The fluorinated carboxylic acid that is the subject of this invention is a highly fluorinated alkanecarboxylic acid or the salt thereof. By “highly fluorinated” is meant that at least about half of the substituents on the alkyl chain of the alkanecarboxylic acid are fluorine atoms. Preferably the highly fluorinated alkanecarboxylic acid is a perfluoroalkanecarboxylic acid or salt thereof, more preferably six- to twelve-carbon perfluoroalkanecarboxylic acids or salts thereof, and most preferably perfluorooctanoic acid (PFOA) or its salts, preferably the ammonium salt. PFOA in the ammonium salt form is available commercially from the 3M Company, St. Paul, Minn., USA. PFOA preparation is disclosed in U.S. Pat. No. 5,945,562. The term “fluorinated carboxylic acid” as used herein is understood to include the fluorinated carboxylic acid per se as well as the salts of the fluorinated carboxylic acid such as the ammonium salt.
The fluorinated carboxylic acid used in fluoropolymerization in aqueous media must be substantially free of impurities that can affect the polymerization or the quality of the polymer made. By “substantially free” is meant that the concentration of such impurities is sufficiently low that they do not adversely affect the polymerization or the polymer. Impurities include material that indirectly affects polymer or polymerization, such as by corrosion of the polymerization vessel so as to cause metal ion contamination of the polymerization medium or the polymer. Impurities also include material that has telegenic activity, that is that can interfere with or terminate polymer chain growth, or that has chain transfer activity. Such materials affect polymer molecular weight and molecular weight distribution, which are important properties of fluoropolymers. Impurities also include materials that affect other polymer properties, such as color. Because impurities can have deleterious effects even when present at very low levels, it is often difficult to detect their presence or determine their composition.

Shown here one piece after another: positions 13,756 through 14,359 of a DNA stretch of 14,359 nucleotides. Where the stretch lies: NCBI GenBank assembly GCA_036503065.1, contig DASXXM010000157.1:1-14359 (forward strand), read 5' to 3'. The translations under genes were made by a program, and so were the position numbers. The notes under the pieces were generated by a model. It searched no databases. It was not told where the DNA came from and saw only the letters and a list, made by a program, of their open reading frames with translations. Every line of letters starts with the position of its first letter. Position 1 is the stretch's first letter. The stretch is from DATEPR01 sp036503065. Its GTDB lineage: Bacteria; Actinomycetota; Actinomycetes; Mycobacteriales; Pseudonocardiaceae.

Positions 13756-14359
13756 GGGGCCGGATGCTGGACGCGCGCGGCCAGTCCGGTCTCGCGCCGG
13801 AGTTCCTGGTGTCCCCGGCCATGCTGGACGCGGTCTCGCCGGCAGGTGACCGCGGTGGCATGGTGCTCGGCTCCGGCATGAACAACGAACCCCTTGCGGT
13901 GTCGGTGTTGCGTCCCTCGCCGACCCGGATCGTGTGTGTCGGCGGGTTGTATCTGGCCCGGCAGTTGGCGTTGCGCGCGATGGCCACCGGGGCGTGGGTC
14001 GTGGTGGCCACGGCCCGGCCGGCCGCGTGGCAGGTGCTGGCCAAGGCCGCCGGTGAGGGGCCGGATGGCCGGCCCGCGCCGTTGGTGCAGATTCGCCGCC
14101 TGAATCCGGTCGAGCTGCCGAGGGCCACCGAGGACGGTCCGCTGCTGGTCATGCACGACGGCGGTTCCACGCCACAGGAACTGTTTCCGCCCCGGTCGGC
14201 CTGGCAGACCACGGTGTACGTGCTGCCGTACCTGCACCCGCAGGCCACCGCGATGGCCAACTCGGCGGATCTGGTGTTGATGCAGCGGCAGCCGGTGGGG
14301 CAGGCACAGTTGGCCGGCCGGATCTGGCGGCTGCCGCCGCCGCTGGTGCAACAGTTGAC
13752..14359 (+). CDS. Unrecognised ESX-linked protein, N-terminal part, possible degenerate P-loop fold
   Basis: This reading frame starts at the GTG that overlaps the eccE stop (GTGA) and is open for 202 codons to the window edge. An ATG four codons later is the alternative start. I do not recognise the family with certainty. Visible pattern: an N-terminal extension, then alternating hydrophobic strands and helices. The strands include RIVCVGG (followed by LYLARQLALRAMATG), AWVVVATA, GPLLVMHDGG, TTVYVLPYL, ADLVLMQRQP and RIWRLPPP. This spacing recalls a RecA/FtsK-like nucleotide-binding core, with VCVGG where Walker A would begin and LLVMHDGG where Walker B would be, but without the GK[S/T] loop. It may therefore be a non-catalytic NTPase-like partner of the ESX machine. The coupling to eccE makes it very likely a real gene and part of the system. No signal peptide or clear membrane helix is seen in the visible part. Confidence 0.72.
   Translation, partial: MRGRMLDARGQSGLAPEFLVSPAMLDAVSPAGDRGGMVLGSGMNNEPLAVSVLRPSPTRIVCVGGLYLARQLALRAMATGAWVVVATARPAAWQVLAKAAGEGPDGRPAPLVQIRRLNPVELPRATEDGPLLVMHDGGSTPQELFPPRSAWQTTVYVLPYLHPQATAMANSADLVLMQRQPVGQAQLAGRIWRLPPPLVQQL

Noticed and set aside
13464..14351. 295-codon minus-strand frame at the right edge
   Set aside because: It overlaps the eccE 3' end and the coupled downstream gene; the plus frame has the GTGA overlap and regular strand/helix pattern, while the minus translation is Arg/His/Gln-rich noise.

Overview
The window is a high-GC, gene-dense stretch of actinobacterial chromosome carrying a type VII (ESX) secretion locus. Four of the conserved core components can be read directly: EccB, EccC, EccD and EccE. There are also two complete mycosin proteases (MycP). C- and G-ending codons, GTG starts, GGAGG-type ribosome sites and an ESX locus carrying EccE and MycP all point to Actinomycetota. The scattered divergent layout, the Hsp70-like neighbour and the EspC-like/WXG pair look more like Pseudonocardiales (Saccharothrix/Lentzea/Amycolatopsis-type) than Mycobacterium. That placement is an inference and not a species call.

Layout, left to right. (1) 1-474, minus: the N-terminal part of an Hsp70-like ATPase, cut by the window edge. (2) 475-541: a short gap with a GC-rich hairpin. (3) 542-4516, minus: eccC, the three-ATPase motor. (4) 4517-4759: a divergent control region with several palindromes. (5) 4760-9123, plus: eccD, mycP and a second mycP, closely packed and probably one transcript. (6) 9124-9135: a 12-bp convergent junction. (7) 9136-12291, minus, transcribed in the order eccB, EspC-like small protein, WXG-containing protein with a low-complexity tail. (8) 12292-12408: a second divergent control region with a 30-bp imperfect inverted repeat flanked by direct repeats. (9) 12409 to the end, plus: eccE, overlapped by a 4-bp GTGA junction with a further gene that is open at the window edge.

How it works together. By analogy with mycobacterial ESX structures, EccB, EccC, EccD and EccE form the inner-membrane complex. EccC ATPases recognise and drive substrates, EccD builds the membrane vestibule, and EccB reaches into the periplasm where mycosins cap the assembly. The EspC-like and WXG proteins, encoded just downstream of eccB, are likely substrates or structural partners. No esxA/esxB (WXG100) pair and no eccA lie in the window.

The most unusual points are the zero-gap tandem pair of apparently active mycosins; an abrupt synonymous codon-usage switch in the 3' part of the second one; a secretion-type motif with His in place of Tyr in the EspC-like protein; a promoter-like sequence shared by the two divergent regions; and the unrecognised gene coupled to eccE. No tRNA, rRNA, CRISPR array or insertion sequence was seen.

As stated above, a portion of the fluorinated carboxylic acid used in aqueous polymerization remains with the polymer when it is isolated from the polymerization medium. In dispersion polymerization, isolation generally involves coagulation of the dispersion, washing of the coagulated polymer, and removal of water by physical means as far as possible. The polymer is then dried by heating in a dryer or oven at temperatures from 100 to 300° C., the temperature depending upon the nature of the polymer. In the dryer, hot air or other gas passes over the polymer, removing water and other volatile materials that are present, including the fluorinated carboxylic acid, as is disclosed in U.S. Pat. No. 5,391,709. Small amounts of hydrogen fluoride and ammonia may be given off by the drying polymer. Adventitious organic material and the products to which they may be degraded during drying are also carried off in the dryer exhaust gas.
In accordance with the invention, the exhaust gas is scrubbed, preferably with demineralized water, or aqueous solution substantially free from ionic impurities, to remove the volatile materials and prevent their escape to the environment. In this way the fluorinated carboxylic acid, hydrogen fluoride, and other volatiles are captured in the scrubber solution. Scrubber solution is preferably recirculated until the fluorinated carboxylic acid concentration reaches about 500 to about 5000 parts per million by weight (ppm), more preferably about 1000 to about 4000 ppm, and most preferably about 2000 to about 3000 ppm. Foaming in the scrubber system provides a practical limit for the concentration of fluorinated carboxylic acid in the scrubber solution.